Witnesses told Human Rights Watch that the public order personnel precipitated altercations with the occupying residents and others by using force against people deemed not to have vacated the Building 9 area quickly enough. The security forces then chased people into alleyways behind the Building 9 construction site. As word of injuries spread, confrontations with other residents broke out, with some rock throwing by both security forces and local youths. Confrontations continued while the security forces occupied the area to guard the construction of a new fence around the Building 9 worksite.

The authorities’ use of unnecessary or excessive force contravenes the United Nations Basic Principles on the Use of Force and Firearms by Law Enforcement Officials. Under the Basic Principles, law enforcement officials shall, as far as possible, “apply non-violent means before resorting to the use of force.” When the lawful use of force is unavoidable, law enforcement officials must “[e]xercise restraint in such use and act in proportion to the seriousness of the offence and the legitimate objective to be achieved.” The authorities also failed to secure medical assistance for the injured, contrary to the UN Basic Principles, which obligates law enforcement officials to “[e]nsure that assistance and medical aid are rendered to any injured or affected persons at the earliest possible moment.”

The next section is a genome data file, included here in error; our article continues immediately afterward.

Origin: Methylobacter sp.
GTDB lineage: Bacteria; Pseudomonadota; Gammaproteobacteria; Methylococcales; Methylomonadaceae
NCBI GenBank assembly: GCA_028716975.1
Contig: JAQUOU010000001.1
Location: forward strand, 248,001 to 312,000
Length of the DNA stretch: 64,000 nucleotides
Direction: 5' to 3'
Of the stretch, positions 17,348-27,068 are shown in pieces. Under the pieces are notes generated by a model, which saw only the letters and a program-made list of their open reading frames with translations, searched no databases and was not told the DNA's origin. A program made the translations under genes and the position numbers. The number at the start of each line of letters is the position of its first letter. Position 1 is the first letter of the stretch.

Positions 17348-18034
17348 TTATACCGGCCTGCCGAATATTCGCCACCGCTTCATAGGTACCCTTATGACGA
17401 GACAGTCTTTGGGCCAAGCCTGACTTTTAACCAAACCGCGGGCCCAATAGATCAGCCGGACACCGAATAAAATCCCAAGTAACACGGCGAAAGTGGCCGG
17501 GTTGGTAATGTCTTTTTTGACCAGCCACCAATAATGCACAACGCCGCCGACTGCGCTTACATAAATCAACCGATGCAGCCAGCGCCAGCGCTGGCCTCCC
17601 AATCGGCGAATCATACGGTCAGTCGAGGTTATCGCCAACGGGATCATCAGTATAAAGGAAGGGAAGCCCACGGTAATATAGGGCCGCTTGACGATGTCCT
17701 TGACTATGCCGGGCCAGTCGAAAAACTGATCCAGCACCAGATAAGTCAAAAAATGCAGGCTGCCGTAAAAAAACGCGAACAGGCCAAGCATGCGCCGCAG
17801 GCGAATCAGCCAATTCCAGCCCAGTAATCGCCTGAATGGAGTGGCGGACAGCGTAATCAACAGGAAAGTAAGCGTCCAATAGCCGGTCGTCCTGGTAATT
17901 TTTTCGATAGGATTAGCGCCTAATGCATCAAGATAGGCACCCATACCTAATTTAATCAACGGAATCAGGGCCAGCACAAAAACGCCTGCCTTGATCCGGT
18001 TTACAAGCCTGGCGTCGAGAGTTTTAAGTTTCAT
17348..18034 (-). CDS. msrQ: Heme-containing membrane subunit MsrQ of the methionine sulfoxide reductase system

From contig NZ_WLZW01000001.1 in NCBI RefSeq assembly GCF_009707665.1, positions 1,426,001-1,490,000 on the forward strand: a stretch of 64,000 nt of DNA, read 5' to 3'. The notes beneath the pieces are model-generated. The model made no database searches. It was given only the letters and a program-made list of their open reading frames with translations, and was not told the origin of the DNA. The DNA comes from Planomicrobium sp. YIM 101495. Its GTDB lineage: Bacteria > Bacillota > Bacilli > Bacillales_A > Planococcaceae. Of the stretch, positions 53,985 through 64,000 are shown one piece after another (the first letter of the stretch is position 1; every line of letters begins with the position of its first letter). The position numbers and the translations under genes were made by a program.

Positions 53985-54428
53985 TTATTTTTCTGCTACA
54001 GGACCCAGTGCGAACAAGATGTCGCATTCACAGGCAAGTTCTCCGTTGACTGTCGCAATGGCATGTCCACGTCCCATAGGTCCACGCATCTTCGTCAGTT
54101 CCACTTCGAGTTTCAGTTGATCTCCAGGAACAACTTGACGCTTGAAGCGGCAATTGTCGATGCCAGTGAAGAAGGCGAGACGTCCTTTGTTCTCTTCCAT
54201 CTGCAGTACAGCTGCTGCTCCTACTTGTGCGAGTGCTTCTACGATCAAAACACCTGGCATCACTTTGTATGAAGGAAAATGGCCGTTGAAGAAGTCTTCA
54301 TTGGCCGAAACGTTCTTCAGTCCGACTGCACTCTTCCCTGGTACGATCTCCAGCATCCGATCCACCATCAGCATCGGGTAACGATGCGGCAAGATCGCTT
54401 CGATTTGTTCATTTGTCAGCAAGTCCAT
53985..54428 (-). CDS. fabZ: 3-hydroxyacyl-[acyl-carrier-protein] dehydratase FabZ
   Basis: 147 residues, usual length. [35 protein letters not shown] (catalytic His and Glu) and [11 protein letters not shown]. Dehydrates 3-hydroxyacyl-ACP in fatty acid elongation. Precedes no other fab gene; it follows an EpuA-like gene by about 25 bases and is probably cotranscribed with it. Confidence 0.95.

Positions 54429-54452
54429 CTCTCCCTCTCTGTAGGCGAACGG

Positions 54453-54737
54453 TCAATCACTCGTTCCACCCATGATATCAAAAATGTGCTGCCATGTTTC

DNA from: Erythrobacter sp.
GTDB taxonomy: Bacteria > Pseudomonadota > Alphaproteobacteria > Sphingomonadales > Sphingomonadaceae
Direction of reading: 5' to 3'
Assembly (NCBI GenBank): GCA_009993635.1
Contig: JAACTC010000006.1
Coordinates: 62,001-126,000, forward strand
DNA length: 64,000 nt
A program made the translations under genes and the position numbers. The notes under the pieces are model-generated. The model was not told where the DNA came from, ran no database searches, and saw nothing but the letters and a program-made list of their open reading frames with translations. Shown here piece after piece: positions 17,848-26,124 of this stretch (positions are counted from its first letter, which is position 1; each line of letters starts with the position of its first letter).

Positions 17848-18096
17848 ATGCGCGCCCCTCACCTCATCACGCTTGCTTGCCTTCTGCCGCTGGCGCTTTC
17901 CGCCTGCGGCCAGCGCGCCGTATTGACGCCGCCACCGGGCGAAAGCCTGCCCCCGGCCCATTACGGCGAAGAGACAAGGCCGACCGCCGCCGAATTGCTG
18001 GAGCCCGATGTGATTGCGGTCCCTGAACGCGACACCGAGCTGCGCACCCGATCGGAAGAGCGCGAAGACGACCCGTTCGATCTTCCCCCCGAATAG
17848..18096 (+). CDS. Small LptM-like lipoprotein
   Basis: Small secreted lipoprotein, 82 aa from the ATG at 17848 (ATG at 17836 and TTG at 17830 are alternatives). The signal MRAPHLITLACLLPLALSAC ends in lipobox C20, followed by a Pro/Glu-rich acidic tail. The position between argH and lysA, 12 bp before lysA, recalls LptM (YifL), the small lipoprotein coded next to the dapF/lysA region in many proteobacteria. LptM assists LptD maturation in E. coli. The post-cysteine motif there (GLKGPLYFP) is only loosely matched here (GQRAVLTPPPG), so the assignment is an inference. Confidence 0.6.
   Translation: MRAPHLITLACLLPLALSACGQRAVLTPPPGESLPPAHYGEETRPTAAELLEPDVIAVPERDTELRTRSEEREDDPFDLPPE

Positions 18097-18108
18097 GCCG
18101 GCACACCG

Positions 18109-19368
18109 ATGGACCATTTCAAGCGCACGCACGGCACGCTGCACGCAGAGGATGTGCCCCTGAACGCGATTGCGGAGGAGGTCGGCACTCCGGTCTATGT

The security forces wanted to prevent monitoring of the crackdown by independent observers, Human Rights Watch said. Security force officers on the scene were overheard complaining that human rights monitors, journalists, and other observers present were filming or otherwise documenting abuses. They issued orders to their subordinates to confiscate cameras, although these orders could not be carried out given the large number of people taking pictures. A work-gang leader from China near the construction site wearing a Phanimex Development Company t-shirt was also overheard saying he hoped the security forces would “kill” the occupiers so they would no longer “retard development.”

The Borei Keila incident reflects the broader problem of forced evictions in Phnom Penh and elsewhere in Cambodia. In the absence of an independent and impartial judiciary in Cambodia, access to justice for those facing eviction from housing and land have no effective legal means to contest illegal land grabbing and related evictions. At Borei Keila and in many other places, the government is acting contrary to the UN Basic Principles and Guidelines on Development-based Evictions and Displacements by forcibly removing them from their homes without full and fair compensation.

“Hun Sen should recognize that housing protests are the direct result of his government’s practice of kicking people out of their houses and land without a fair and open process and just compensation,” Adams said. “Donors should see it as their responsibility to do everything they can to turn this situation around.”